English IV Honors
1 April 2013
The human race is one that has been fueled since the very beginning by discovery. The earliest scientific findings involved the earliest forms of human life creating the first fires; through time and evolution scientists today are creating glow-in-the-dark-cats. (Meyer) The questions many people are faced with today include how far are we pushing science and whether our thirst for advancement justifies the discoveries that are being made today. Drawing parallels to today’s question on the justification of scientific advancement is Mary Shelley’s novel Frankenstein. The novel explains the extraordinary life of a young man named Victor Frankenstein. Victor was the eldest child of his family and was raised and adored by his parents. Victor came from a wealthy Swiss family. As a child, Victor was a very passionate kid who was extremely hungry about learning and unlocking the mysteries of the universe through the acquirement of knowledge. He spent his childhood years reading of scientists, one who truly captivated and entertained his fascination for human nature and philosophy was Cornelius Agrippa. Victor becomes obsessed with the nature of human life and vows to unlock its secrets. Victor begins to question the truth in the science of the philosophy of human life and then decides to study mathematics. Victor’s parents wanted to feed Victors quest for knowledge and so they send him to the University of Ingolstadt to further his passion for learning. Once he is there, Victor regains his passion for natural philosophy when he meets Professor Waldman. From Waldman, Victor learns most of what he knows about human life. Victor acquires the way to bring forth life and with that knowledge, he decides to try and create a creature who would be able to admire him as his sole owner and creator and with that bring joy to his life. Victor scavenges the bodily remains of the dead in cemeteries and...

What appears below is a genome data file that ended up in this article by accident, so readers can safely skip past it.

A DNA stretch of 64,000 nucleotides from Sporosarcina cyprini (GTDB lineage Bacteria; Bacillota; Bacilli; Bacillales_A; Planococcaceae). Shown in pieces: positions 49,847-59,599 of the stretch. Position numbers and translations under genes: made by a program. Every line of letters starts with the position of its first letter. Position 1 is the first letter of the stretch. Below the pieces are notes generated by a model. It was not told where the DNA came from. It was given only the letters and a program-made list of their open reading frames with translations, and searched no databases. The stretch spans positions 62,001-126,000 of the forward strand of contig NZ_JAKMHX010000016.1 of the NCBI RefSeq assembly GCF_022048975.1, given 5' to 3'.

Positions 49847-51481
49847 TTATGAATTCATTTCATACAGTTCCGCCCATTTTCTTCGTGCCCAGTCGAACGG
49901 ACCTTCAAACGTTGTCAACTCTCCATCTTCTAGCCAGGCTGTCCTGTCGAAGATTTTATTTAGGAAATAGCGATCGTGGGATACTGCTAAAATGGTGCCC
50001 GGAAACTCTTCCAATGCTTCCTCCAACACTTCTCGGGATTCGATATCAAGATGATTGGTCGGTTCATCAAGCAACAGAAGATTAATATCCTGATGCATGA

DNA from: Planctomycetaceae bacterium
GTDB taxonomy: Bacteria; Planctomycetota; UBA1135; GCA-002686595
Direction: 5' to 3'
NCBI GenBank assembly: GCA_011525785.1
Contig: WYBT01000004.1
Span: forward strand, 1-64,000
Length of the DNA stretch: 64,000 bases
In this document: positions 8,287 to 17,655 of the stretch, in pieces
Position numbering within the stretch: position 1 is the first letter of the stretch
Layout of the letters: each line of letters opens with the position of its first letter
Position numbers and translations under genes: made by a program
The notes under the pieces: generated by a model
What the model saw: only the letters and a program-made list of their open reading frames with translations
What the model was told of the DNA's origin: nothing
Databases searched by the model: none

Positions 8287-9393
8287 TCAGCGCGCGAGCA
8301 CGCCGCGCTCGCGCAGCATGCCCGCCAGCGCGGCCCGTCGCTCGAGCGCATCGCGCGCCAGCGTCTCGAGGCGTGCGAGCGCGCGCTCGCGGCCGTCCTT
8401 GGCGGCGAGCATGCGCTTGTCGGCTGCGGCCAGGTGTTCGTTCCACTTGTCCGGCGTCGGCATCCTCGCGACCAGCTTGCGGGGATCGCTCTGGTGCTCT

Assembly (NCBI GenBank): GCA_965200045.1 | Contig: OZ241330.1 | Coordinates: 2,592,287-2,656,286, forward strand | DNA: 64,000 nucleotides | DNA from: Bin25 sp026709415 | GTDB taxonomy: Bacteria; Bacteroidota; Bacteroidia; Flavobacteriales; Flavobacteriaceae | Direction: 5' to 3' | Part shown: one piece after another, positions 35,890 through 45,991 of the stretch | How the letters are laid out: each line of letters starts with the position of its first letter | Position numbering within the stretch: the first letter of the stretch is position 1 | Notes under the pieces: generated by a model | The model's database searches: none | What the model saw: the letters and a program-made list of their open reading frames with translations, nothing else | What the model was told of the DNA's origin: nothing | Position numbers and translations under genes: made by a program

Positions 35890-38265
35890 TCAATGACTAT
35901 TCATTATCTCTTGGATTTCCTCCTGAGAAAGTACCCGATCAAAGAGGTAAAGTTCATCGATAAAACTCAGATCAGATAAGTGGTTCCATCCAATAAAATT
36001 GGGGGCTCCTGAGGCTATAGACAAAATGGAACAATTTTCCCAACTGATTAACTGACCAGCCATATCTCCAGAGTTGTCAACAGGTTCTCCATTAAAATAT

Cited: McLeod, Saul. “Nature Nurture in Psychology.” SimplyPsychology. (2007): n. page. Web. 27 Mar.. 2013. <http://www.simplypsychology.org/naturevsnurture.html>.
Meyer, Becky. “When science goes too far.” Stem Cell Blog. (2009): n. page. Web. 27 Mar. 2013
Pouch, M. Mary Shelley’s Frankenstein: Nature V. Nurture. (2006): n. page. Web. 27 Mar. 2013. <http://www.gather.com/viewArticle.action?articleId=281474976770582>.
Shelley, Mary. Frankenstein. Lackington, 1818. 280. Print.
Please join StudyMode to read the full document